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date: 20 September 2019

Abstract and Keywords

In this chapter, the authors survey the empirical success of the spatial (or geometric) theory of voting. Empirical work lagged behind the development of theory until about 30 years ago and since then has exploded, with ideal-point estimation emerging as an important methodological subfield in political science. Empirical applications of spatial theory are now legion, and the basic news is that the spatial model has been enormously successful in explaining observed political choices and outcomes at both the elite and mass levels. In the United States, empirical estimates of the spatial model also help to explain incongruities between the median voter theorem and party polarization. These empirical estimates have demonstrated that the theory is extremely powerful on a number of levels—indeed, that it is one of the most successful mathematical theories in the social sciences.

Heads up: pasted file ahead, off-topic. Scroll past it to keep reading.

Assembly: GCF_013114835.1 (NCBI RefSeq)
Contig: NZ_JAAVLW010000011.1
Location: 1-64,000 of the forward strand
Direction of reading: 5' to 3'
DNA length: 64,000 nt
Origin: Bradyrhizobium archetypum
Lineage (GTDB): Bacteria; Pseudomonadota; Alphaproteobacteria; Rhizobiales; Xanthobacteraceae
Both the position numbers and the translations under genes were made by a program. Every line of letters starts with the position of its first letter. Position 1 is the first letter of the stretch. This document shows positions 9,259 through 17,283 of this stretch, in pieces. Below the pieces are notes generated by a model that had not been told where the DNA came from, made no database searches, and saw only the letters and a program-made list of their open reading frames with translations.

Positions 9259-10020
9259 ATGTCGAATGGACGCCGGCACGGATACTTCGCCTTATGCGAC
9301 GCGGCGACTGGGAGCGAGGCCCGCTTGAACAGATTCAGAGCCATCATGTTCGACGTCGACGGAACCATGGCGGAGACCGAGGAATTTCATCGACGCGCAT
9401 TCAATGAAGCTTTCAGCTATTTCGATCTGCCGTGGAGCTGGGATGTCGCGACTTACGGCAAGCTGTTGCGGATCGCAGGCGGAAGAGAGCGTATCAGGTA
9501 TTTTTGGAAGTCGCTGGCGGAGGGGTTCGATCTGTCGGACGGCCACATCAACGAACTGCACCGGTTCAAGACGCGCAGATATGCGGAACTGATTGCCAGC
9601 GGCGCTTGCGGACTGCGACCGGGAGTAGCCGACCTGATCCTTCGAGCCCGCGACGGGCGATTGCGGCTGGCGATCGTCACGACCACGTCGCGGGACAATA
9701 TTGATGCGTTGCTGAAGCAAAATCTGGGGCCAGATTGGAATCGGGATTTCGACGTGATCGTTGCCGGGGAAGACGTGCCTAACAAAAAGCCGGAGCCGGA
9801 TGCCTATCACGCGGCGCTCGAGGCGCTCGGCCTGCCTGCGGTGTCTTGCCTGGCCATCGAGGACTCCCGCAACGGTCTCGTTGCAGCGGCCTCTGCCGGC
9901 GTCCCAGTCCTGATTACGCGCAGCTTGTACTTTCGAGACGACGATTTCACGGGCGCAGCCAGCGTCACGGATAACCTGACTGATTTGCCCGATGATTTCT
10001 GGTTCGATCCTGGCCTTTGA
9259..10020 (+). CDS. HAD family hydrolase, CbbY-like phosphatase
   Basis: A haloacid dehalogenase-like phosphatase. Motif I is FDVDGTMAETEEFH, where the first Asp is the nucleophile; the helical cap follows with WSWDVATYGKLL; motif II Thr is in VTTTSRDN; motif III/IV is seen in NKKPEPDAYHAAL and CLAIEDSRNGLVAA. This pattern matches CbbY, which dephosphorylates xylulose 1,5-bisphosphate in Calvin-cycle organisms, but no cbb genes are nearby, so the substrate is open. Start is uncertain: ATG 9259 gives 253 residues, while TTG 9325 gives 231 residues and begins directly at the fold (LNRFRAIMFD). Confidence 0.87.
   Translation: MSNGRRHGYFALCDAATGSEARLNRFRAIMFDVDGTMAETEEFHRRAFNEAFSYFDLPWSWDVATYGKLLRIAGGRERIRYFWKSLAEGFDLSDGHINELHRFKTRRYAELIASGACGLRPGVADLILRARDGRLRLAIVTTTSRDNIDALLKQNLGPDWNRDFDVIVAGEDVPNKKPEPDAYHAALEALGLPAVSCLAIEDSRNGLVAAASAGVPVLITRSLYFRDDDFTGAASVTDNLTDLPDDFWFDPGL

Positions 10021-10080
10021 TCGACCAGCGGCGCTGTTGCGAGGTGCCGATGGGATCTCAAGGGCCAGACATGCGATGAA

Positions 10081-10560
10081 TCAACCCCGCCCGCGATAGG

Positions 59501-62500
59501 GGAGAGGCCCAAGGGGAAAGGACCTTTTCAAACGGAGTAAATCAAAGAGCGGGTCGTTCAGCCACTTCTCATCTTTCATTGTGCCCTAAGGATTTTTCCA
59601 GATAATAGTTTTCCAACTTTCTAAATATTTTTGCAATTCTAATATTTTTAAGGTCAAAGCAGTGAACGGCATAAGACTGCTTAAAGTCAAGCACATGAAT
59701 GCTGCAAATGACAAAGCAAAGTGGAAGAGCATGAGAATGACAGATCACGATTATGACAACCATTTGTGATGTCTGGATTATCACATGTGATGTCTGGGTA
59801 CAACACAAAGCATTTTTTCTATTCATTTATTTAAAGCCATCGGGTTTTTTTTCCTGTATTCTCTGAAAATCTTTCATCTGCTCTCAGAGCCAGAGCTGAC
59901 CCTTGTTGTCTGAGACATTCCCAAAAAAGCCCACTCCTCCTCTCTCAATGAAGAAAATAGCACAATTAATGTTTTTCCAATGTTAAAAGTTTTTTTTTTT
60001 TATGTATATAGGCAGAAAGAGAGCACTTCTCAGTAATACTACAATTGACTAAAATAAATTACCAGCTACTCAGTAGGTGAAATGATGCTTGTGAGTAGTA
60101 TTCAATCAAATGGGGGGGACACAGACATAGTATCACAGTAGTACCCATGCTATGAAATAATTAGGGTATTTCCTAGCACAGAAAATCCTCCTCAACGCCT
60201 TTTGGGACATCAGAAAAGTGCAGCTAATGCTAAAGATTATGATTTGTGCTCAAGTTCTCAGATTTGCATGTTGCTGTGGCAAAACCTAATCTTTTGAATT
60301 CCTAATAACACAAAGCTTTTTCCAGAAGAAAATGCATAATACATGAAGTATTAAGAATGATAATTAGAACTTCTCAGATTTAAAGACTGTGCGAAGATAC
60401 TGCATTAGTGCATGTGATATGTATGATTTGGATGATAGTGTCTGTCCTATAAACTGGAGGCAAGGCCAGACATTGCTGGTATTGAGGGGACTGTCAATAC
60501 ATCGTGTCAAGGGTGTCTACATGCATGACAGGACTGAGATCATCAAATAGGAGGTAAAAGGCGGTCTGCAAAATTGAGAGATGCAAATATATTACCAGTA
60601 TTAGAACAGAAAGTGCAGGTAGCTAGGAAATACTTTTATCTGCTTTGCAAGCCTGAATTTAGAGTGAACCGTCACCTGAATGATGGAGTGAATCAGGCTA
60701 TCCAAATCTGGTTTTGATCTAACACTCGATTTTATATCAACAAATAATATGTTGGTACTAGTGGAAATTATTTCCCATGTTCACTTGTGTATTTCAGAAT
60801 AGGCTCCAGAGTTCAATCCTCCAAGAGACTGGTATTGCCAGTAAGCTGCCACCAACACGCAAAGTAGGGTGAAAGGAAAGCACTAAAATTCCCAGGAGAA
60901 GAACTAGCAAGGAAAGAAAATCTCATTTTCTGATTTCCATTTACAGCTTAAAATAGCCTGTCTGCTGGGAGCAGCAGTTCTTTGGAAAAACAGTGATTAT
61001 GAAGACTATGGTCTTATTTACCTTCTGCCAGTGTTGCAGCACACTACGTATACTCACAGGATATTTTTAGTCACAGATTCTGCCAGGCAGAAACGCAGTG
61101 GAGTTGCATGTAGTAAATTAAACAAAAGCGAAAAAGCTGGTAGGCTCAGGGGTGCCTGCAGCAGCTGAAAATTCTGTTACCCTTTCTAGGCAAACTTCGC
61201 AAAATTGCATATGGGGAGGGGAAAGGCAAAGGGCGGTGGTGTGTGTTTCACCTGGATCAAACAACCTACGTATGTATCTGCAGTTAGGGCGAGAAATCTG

Keywords: voting, voter preference, dimensionality of issue space, nominate index, spatial model, feeling thermometer, issue publics, ideal-point estimate

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